An increasing number of shoppers in cities in the Rocky Mountain West prefer to live within walking or biking distance of the stores they frequent and the cultural and entertainment destinations they love.
Big, growing and relatively affluent cities like Billings are well positioned to foster that kind of mixed-use development. That’s according to the report “Restore,” released Wednesday by Community Builders, a project of the Tucson-based Sonoran Institute.
In Billings, the web-based presentation was hosted by the Billings Planning and Community Services Department.
Report writers studied successful mixed-use development cities in four states: Montana, Wyoming, Idaho and Colorado.
“People are looking for a sense of place, and they’re drawn to core areas like downtown,” said Jillian Sutherland of the Sonoran Institute, who presented the report. “People will trade for those qualities, such as smaller houses on smaller lots, in order to be close to amenities.”
Two large demographic groups — Baby Boomers, born 1946 through 1964, and Generation Y, born 1980-94 — are most likely to choose a mixed-use neighborhood, Sutherland said. Most people 18-35 say they “still enjoy shopping and view it as an entertaining and social experience,” Sutherland said.
But the emphasis should be on fun while making purchases. One hot trend in retail, she said, is hybrid shopping: the coffee shop that also offers bicycle rentals, or the wine bar that sells a few book titles. “They are looking for that entertaining experience,” she said.
Billings and a few other cities in the region, including
Bozeman and two Wyoming communities, Cheyenne and Casper, are good candidates for more mixed-use development because of their demographics. Comparatively, they’re younger, growing cities with higher-than-median education and income levels.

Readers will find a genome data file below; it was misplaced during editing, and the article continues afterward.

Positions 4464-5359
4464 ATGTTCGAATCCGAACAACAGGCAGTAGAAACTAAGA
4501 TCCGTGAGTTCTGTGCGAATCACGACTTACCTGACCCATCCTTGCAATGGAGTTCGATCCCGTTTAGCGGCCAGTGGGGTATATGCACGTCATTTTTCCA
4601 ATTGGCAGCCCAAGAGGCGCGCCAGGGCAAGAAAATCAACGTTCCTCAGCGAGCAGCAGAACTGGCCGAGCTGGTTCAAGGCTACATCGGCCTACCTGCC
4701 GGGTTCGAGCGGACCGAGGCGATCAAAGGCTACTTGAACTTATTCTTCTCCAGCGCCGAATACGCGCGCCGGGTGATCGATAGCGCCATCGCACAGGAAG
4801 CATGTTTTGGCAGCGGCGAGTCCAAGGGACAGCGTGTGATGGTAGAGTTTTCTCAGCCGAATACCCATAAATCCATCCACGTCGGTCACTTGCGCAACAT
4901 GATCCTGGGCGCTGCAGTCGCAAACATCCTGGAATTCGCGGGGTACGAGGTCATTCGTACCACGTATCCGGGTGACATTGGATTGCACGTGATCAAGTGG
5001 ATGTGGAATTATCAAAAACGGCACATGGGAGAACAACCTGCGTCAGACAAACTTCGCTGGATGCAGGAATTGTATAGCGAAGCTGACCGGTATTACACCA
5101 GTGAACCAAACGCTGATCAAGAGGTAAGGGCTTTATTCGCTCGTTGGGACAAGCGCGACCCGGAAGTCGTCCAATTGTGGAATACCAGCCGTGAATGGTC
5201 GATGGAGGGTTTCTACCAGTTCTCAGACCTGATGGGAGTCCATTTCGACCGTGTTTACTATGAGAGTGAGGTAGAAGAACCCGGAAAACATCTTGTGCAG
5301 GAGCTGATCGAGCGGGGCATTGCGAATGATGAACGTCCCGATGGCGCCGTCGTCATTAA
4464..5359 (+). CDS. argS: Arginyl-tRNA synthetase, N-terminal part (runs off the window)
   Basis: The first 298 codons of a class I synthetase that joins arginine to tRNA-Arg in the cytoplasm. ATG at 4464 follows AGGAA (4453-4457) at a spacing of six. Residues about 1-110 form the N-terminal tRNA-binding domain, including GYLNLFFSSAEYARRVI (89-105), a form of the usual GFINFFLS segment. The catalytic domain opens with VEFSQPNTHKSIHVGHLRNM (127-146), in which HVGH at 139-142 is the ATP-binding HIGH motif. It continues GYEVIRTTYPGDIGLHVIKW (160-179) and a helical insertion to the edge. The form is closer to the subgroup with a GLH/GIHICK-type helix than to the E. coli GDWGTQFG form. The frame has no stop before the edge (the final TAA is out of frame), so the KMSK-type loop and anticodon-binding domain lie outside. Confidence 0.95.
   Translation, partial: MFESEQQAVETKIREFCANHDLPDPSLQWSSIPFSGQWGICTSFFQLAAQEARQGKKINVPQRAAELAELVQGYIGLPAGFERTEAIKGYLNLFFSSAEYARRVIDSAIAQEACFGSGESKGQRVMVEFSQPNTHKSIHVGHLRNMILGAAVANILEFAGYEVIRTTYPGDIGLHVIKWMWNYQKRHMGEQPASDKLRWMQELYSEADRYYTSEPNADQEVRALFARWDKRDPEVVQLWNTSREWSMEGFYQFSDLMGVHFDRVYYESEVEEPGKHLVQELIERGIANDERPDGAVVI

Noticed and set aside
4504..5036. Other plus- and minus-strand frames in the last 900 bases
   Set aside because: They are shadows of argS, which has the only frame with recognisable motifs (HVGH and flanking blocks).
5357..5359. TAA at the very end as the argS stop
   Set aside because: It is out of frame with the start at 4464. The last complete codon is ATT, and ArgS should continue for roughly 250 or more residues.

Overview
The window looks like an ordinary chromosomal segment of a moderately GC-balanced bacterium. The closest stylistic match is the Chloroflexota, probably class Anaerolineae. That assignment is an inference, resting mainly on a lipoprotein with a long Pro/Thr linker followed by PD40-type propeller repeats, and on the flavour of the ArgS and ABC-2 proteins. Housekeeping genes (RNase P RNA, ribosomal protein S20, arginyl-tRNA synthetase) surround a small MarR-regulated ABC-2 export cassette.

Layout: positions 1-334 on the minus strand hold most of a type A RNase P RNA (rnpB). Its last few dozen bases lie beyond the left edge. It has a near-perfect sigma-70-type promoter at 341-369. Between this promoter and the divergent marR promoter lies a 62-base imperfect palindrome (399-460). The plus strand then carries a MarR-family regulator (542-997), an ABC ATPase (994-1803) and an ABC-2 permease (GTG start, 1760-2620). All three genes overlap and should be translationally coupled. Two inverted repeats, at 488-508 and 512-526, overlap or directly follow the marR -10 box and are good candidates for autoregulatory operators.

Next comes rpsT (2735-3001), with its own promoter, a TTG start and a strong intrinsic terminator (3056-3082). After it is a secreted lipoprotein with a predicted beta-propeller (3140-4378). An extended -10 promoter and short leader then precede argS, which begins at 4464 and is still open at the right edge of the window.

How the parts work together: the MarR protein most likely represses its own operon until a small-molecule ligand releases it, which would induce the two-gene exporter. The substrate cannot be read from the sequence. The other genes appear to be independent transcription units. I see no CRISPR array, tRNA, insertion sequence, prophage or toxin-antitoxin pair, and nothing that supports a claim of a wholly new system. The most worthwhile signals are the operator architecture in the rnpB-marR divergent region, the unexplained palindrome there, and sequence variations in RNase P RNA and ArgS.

Those Tier A cities, as the report calls them, are ripe for both vertical and horizontal mixed-use development, Main Street-style commercial development as well as historic urban development and lifestyle centers — developments with an “open-air market type of feel and maybe a residential component,” Sutherland said.
The webinar also featured Nick Kujawa with Kujawa Development LLC of Butte, the company that redeveloped Butte’s long-vacant
Sears Building into a facility with 34 residential units, a grocery store
on the ground floor and an experimental science museum in the basement.
While Kujawa had to tap seven funding sources to help complete the project, the residential development now features a 1 percent vacancy rate, “and that’s phenomenal. Our core tenants are Boomers and Generation Y, who get off the elevator and are right in the grocery store,” Kujawa said.
“Residents need to eat, so food and beverage makes sense for a mixed-use development.”
The most important improvement cities can make to encourage mixed-use development is to beef up infrastructure, Kujawa said, including attractive sidewalks, good striping for crosswalks and quality — and maybe period — lighting.
“Why would I spend $10 million on a building,” he said, “if the city doesn’t care about streets and sidewalks?”
After the meeting, Patty Nordlund, director of operations for the Billings Industrial Revitalization District, said most of what she heard during the presentation “meshes with what’s in our master plan” and the recently-completed Exposition Gateway Master Plan that relies on infrastructure improvements to help develop a hospitality corridor near MetraPark.
“The financing of mixed-use development — that’s the key,” she said.